Does this seemingly oddball claim have a shred of veracity? I get that movies are a global market these days, but does overseas Asian markets potential antipathy toward black people really impact casting decisions for US movies?
It’s a mildly interesting notion, but while I could see it possibly applying to the relatively few big-budget action movies each year that are dependent on Asian revenues to get in the $200 million+ category, it shouldn’t affect smaller films, dramatic or comedic.
My experience is from a couple of decades ago, and is a very small sample size, but with those caveats, an Asian racist enough to skip a movie because it features blacks is just as likely to skip a movie because it features whites.
This is like a “Racist Mobius Strip”.
Maher is a horse’s ass.
I guess you’d have to look at Asian box office numbers for action films where the likes of Will Smith, Denzel Washington, Jamie Fox star in.
How did the Men In Black films do in Asia?
Yea, I’d believe it for big-budget films, that are often made at least in part with a Chinese audience in mind. But not for the “Oscar bait” type prestige films that make up most of the high profile Oscar noms. Those pretty obviously aren’t made to be accessible to foreign audiences.
Well, there is always Jackie Chan’s Rush Hour with Chris Tucker.
IMDb: Cultures clash and tempers flares as the two cops named Detective Inspector Lee a Hong Kong Detective and Detective James Carter FBI, a big-mouthed work-alone Los Angeles cop who are from different worlds discovers one thing in common: they can’t stand each other. With time running out, they must join forces to catch the criminals and save the eleven-year-old Chinese girl of the Chinese consul named Soo Yung.
Just adding that Detective James Carter was black. Jackie and Chris had some pretty funny stereotype busting scenes. My favorite is this interplaysinging the song War.
There is a much longer extended scene that highlighted how blacks can use the n-word but not others. The on line clips I found don’t have the extended scene where the James Carter character say’s “what’s up my nigger” to his IIRC cousin. When Jackie does the same later in the scene, the cousin took offense.
Anyhoo, just an anecdote where one of the biggest Asian movie stars ever deliberately used a black actor and a key part of the story line.
As someone upthread pointed out, that average Asian that wouldn’t go see a movie because of a black person, probably wouldn’t go see a movie that has an actor/actress outside of their own Asian nationality.
I think you have to differentiate between the Big Name back actors and some no-name black actors. I’ve spent quite a bit of time in a few Asian countries and I can see the former being somewhat of a draw and the latter having the opposite effect.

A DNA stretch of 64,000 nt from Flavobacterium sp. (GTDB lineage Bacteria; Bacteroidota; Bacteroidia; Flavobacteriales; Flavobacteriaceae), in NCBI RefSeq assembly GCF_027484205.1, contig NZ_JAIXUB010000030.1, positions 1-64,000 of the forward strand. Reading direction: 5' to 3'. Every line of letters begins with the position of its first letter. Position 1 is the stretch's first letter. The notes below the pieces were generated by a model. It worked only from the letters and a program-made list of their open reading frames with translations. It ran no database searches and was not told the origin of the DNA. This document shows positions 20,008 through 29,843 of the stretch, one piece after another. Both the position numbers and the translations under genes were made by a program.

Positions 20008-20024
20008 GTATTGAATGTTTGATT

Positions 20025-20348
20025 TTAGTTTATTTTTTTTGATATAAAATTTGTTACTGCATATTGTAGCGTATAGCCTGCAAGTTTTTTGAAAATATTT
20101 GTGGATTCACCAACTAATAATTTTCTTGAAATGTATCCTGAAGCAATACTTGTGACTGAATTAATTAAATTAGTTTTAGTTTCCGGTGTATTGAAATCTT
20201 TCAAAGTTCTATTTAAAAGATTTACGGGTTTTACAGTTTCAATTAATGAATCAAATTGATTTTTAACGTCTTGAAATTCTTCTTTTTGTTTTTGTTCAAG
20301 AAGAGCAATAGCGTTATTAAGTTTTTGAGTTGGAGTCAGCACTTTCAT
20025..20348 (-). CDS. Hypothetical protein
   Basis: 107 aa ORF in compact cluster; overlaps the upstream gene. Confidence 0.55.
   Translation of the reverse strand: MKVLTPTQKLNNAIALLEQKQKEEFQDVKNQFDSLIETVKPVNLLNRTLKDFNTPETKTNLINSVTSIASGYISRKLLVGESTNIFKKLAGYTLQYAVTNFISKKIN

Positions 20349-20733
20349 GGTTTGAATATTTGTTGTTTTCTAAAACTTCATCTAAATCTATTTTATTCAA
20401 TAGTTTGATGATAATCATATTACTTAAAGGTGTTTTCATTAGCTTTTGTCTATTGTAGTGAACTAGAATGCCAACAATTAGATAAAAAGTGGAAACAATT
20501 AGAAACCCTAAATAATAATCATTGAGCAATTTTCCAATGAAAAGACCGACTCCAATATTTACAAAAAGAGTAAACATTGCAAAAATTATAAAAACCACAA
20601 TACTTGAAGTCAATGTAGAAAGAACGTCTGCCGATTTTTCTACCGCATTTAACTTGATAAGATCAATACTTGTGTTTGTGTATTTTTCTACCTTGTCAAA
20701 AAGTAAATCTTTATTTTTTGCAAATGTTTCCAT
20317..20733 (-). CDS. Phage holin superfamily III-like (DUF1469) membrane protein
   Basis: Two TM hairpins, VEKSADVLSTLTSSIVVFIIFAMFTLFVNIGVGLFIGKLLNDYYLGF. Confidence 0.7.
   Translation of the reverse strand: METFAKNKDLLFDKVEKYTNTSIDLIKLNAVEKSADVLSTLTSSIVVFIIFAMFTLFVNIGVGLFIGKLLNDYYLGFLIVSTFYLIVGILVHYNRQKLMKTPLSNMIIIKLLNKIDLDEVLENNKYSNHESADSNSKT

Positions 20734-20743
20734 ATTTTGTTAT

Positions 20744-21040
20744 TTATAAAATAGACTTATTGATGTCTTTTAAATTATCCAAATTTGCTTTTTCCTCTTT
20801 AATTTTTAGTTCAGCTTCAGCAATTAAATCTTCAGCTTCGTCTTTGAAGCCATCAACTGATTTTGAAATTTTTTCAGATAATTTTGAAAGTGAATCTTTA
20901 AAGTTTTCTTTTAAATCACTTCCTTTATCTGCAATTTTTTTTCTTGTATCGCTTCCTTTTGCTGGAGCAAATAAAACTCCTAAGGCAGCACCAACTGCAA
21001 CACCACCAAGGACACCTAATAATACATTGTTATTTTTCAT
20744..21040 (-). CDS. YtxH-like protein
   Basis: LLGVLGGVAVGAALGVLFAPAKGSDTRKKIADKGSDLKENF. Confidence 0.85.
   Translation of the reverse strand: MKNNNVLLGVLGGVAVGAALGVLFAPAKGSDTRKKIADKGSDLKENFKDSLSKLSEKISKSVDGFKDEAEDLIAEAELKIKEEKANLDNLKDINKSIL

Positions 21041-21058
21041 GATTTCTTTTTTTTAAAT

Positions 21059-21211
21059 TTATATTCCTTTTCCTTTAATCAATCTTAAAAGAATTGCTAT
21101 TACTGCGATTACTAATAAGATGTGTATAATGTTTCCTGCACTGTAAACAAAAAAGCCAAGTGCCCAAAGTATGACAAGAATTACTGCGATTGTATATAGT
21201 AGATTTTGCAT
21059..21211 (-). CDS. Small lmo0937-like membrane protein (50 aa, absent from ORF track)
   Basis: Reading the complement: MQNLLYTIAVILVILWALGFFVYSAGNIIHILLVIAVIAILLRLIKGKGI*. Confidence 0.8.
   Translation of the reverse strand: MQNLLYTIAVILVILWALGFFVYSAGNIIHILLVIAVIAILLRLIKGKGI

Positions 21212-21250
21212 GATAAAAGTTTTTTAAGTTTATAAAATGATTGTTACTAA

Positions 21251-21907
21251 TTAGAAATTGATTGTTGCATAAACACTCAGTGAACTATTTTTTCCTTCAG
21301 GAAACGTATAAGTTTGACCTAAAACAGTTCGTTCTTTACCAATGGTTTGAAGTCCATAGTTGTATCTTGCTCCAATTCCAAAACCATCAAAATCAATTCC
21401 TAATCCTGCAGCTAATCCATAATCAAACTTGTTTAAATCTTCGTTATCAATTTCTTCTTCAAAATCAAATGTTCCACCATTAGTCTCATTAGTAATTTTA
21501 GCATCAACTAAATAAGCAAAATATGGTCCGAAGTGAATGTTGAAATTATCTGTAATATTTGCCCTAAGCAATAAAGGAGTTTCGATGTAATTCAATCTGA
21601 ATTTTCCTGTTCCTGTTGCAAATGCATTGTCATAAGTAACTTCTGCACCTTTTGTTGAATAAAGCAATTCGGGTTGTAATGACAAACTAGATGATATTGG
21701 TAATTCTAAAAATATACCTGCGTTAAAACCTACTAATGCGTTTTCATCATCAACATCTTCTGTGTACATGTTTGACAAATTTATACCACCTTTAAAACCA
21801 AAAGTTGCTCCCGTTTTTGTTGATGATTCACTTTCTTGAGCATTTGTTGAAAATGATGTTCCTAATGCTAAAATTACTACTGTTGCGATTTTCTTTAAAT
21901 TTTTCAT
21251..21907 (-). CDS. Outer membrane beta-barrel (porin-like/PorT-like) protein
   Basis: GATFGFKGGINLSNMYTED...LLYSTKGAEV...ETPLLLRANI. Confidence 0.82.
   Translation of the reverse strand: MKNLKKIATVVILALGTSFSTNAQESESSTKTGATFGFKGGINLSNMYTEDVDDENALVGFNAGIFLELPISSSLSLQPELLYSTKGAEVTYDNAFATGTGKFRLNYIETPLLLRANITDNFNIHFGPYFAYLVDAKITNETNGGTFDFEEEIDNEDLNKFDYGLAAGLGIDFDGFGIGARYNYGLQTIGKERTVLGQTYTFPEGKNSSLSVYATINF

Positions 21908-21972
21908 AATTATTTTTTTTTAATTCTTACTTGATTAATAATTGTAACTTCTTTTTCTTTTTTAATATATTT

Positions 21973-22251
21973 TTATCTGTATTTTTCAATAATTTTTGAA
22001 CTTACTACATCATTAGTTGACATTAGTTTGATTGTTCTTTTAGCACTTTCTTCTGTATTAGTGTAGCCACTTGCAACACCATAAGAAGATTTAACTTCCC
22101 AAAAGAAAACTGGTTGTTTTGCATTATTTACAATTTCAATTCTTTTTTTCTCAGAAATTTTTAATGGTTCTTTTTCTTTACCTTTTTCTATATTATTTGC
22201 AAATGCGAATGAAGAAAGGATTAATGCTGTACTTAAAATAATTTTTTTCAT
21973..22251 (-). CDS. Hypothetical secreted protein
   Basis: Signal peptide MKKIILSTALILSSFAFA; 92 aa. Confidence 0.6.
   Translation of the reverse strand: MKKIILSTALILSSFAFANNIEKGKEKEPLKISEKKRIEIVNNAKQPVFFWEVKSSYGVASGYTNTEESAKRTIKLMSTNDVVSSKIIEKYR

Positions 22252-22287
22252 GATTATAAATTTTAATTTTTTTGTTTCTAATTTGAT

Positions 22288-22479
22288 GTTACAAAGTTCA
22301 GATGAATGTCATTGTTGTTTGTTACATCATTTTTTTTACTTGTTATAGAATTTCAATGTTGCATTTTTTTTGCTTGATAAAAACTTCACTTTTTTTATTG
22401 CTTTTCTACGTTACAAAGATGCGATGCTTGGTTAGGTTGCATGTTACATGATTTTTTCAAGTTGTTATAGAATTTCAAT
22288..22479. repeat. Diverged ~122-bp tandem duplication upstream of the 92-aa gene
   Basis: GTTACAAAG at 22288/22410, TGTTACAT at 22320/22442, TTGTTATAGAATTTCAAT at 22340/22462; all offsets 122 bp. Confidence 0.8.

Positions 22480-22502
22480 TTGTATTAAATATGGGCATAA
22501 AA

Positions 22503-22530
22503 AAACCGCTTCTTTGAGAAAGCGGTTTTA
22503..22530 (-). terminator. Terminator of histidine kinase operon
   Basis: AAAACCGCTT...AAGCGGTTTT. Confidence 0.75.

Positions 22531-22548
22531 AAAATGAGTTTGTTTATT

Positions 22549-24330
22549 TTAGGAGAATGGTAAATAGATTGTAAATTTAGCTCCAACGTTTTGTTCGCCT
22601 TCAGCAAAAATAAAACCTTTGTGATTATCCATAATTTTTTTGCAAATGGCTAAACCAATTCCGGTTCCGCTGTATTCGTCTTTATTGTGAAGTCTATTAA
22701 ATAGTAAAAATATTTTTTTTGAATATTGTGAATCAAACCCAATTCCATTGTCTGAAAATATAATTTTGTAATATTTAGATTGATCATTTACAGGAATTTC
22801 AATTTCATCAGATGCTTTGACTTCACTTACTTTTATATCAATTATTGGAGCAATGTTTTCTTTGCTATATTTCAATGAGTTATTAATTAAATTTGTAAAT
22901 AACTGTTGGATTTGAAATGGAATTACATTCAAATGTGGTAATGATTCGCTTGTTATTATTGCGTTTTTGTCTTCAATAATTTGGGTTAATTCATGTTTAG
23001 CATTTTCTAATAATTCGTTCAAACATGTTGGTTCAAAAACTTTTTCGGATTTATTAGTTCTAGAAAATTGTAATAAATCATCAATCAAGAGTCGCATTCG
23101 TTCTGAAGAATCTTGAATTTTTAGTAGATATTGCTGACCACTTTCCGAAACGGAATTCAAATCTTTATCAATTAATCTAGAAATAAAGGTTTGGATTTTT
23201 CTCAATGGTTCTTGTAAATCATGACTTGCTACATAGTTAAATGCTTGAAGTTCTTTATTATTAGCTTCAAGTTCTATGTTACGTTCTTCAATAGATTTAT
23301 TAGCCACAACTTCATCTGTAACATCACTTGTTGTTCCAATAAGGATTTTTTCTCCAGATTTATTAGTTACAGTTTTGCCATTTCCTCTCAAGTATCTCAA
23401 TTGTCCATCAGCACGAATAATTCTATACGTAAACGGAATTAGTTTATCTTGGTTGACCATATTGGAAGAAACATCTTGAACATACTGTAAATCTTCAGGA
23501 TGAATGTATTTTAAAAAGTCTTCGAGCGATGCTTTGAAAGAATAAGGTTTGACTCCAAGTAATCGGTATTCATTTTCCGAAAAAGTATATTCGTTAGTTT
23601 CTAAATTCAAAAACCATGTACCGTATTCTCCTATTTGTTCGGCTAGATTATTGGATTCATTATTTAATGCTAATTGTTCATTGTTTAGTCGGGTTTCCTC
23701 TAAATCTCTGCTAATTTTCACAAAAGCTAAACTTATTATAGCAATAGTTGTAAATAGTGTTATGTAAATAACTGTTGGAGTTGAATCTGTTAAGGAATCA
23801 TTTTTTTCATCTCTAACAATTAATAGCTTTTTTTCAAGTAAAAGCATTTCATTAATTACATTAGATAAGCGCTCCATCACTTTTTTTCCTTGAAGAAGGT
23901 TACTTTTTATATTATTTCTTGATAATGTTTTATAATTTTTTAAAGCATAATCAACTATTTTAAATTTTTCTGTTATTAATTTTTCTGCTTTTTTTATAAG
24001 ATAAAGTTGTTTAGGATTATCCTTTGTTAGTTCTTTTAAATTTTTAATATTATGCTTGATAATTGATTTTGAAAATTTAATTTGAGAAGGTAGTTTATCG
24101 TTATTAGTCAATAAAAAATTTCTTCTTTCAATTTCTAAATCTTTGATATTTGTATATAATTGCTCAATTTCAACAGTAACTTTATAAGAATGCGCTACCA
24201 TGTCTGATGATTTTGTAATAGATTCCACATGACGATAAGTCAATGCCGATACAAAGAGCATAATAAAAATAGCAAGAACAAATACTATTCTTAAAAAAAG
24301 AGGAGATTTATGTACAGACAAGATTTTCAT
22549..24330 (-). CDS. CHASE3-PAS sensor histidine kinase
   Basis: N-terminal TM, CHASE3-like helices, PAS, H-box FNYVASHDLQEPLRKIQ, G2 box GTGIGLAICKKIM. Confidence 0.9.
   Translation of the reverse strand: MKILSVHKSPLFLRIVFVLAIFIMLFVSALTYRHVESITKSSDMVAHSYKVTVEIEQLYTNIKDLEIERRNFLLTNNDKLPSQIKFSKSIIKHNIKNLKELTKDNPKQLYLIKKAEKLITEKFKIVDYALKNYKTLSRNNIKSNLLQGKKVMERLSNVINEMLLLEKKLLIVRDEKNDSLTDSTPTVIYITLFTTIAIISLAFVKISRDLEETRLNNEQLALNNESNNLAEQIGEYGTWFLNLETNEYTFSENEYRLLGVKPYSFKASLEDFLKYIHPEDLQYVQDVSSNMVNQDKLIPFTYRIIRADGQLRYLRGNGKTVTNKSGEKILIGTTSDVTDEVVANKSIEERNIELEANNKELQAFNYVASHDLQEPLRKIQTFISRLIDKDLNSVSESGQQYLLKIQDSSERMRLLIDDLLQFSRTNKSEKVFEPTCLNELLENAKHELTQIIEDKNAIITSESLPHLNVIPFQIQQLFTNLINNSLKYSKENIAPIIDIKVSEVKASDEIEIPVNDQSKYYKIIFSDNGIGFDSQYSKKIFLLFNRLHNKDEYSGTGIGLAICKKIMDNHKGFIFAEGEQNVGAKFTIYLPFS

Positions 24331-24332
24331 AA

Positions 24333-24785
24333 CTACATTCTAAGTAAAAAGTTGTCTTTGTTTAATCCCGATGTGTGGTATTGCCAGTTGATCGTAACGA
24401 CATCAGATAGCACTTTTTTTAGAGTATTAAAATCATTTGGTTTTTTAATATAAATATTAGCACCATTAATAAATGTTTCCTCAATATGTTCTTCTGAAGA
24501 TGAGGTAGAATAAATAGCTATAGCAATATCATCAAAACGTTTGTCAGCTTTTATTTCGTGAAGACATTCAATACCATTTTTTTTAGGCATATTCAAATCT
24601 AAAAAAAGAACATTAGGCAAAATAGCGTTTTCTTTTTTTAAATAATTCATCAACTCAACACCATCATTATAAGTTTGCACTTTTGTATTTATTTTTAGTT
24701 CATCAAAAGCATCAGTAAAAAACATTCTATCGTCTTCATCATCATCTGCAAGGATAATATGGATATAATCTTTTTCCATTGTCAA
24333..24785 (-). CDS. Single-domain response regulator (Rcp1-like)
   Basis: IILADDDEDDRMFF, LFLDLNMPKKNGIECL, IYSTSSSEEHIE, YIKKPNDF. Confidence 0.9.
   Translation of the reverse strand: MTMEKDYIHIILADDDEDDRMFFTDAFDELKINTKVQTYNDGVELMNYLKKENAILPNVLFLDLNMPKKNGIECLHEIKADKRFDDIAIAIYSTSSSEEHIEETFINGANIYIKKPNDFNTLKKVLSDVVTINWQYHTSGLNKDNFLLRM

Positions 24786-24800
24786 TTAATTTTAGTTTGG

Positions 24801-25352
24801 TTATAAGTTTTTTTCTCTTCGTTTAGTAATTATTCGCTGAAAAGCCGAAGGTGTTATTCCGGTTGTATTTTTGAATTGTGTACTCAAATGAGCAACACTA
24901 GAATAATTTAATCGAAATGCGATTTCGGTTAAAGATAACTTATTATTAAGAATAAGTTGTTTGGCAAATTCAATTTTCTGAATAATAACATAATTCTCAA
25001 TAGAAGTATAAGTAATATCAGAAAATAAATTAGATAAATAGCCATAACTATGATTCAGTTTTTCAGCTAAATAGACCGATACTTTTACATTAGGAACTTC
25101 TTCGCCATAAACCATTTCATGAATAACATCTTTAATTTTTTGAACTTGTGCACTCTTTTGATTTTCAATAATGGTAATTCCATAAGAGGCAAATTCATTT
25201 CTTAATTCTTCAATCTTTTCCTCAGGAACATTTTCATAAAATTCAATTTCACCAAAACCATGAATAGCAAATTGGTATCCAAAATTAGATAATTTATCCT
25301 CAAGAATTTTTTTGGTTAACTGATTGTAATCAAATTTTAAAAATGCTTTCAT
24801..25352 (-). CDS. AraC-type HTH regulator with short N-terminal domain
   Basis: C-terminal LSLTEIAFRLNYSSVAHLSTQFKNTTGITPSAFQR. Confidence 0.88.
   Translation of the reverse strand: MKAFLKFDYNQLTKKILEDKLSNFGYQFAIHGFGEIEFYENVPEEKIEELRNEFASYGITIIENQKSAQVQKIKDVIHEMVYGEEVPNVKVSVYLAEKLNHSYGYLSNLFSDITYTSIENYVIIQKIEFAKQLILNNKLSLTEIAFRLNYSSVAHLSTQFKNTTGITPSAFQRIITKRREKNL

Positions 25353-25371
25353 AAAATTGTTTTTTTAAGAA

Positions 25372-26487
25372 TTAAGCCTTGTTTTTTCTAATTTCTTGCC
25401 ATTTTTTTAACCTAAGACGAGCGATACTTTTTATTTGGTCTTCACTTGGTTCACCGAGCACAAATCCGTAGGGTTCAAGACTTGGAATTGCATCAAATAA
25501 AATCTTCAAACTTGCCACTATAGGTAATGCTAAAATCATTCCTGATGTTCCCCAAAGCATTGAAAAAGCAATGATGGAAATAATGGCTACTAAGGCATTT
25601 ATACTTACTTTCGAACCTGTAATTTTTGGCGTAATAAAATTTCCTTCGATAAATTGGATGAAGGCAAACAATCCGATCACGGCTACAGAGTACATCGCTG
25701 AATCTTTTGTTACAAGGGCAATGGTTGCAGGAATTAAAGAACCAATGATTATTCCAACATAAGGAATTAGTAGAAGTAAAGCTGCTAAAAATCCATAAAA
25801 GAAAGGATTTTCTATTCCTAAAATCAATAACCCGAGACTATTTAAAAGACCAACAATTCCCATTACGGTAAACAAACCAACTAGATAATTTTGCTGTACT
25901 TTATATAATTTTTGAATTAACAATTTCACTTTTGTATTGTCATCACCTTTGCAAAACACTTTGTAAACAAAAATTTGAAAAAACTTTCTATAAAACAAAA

Does this mean that Asians are taking all the work of hating Blacks from America’s White racists?
I think Bill Maher’s full of hot air since the type of movies that win Oscars are generally not shown in China (I can’t speak for other parts of Asia). Here is a list of China’s box office for 2015. The Martian was probably the most “prestigious” movie released last year.
He’s not entirely wrong though. There was the dust-up about a month ago about the Chinese Star Wars poster. link here. The poster was modified to appeal more to Chinese tastes and John Boyega’s picture was shrunk considerably. Apparently the Chinese are the most racist about Wookies since Chewbacca was cut out completely (though I think they wanted to emphasize the sci-fi aspect of space armies and robots and deemphasize shaggy aliens).
I do know that when people dug into the Sony hack there were many e-mails blaming foreign markets for a lack of people of color fronting movies but it felt to me like it was just an excuse.
Bill Maher deserves respect. No one has the balls anymore to do what he does. Whether you agree or disagree with him you have to respect the man.
I can’t find any info about how well Rush Hour did in China. I did find an article that says Rush Hour 3 wasn’t even released in China.
The article of course doesn’t say “Because there’s a black guy in it!” They don’t quite pinpoint what the reason was other than “too much other competition” (at the time, and maybe now, only 20 or so foreign movies per year are shown in China) and a guess that there was a problem with scenes of Chinese gangsters.
Anyway, the fact that Rush Hour exists doesn’t really mean that Chinese people like to see black people in movies. We’d kind of need to see some numbers for a deeper discussion.
Nm- Box Office Mojo has poor details for old years like 1998.